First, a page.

How to Fix Washer That Has No Hot or Cold Water | Washing Machine Repair
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How to Fix A Washer That Has No Hot or Cold Water

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  • Rated as REALLY EASY
  • 1417 repair stories
  • 7 step by step videos

Inlet Hoses & Screens

Washing machines are connected to the household water supply by fill hoses. These hoses are typically 4-5 feet in length and often will have a plastic or wire mesh screen inserted into the end of the hose that attaches to the faucet. The screen prevents sediment from entering the water inlet valve, which is located on the back of your appliance.

How to inspect the hoses & screens on your washing machine:

  1. This is a simple inspection; you will not need to disassemble your washer. Begin by checking that the hoses are not kinked and that the faucets are fully open.
  2. Turn the faucets off, disconnect the fill hoses from the inlet valve, and inspect the screens that are a part of the valve. Remove any sediment or debris you find.
  3. To verify that you have adequate water pressure to fill the hoses, place the hose ends in a bucket or tub and turn the faucet on. If you have minimal pressure, inspect the screens in the hose for dirt buildup or damage.
  4. If you come across issues while performing these inspections, you will need replacement hoses & screens.

Water Inlet Valve

The Water Inlet Valve on your washing machine supplies hot and cold water for the wash and rinse. The valve will have two solenoids that operate inlets for both the hot and cold water supply. The timer or electronic control, water temperature cycle selector and the water level pressure switch control the valve. The valve is controlled by the timer or electronic control, the water temperature/cycle selector switch and the water level/pressure switch.

How to test the water inlet valve in a washing machine with a multi-meter:

  1. Before starting this inspection, ensure that you have disconnected your washer from both the power and water source.
  2. In order to remove the valve for testing, you will need to remove all or part of your washer’s cabinet. The valve should be found directly behind the hose connections.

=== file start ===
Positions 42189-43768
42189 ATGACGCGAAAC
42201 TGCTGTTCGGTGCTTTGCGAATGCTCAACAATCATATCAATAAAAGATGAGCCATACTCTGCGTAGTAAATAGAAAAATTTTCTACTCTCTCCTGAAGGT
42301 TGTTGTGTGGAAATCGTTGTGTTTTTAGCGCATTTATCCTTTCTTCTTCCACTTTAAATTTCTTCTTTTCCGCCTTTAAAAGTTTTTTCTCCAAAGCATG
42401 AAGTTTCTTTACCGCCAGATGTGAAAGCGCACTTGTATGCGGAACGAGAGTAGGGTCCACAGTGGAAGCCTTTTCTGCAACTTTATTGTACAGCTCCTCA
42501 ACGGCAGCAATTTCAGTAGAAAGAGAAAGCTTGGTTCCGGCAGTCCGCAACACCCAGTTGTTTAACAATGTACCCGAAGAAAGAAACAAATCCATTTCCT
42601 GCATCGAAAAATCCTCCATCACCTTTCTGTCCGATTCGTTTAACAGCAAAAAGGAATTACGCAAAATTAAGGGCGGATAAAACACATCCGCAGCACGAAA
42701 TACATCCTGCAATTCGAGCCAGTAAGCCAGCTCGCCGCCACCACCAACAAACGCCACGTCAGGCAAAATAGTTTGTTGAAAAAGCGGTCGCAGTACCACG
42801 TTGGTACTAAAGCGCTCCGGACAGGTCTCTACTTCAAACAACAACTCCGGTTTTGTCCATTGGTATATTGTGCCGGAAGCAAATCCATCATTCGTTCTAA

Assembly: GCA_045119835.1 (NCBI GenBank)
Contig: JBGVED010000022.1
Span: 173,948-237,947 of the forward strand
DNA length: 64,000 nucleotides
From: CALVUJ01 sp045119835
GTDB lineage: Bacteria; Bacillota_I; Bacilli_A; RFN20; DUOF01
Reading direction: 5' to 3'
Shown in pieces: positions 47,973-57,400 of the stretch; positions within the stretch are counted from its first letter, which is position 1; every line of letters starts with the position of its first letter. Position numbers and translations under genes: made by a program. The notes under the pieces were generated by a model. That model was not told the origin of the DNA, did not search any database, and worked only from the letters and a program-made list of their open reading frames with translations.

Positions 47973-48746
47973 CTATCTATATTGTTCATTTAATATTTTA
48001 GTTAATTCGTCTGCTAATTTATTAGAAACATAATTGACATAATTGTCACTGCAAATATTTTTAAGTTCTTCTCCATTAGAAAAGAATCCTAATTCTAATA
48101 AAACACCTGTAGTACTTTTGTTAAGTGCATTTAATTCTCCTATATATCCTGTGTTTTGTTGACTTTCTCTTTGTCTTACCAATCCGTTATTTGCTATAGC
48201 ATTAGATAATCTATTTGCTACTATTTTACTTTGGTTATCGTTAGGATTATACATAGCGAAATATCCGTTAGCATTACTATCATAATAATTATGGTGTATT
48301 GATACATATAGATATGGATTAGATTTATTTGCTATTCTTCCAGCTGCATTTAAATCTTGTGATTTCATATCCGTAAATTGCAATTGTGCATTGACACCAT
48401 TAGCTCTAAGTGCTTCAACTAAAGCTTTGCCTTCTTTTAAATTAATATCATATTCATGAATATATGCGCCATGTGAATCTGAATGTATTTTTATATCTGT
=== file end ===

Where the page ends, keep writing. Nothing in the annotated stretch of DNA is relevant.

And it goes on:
3. Looking for signs of damage, cracking, or wear, visually inspect your washer’s valve. The valve has screens inside it that may have built up dirt or debris, if so, it should be carefully cleaned as if these screens become damaged, you will need to replace the entire valve.
  4. The resistance of a properly functioning valve varies from model to model, refer to your owner’s manual to determine what the reading of your test should be. To test for continuity, place the probes onto the valve’s terminals with your multi-meter set to Rx1.
  5. If you do not receive a reading that indicates continuity, you will need a replacement water inlet valve.

Lid Switch

The lid switch on a top load washing machine is a safety device designed to prevent the motor circuit from operating when the lid is open. On some models, the water inlet valve circuit is also controlled. If the lid switch fails on these models, power cannot be supplied to the water inlet valve. If you have determined that the water inlet valve on your washer is not receiving power, then you should check the lid switch.

How to inspect the lid switch in a washing machine:

  1. Before beginning, verify that you have unplugged your washing machine.
  2. In order to locate the switch, you will need to remove the top panel or cabinet. Once you have located it, verify that the actuators or levers are not sticking or damaged and that the switch is being operated mechanically.
  3. If no issues are found above, remove the switch in order to test it for continuity and set your multi-meter to Rx1.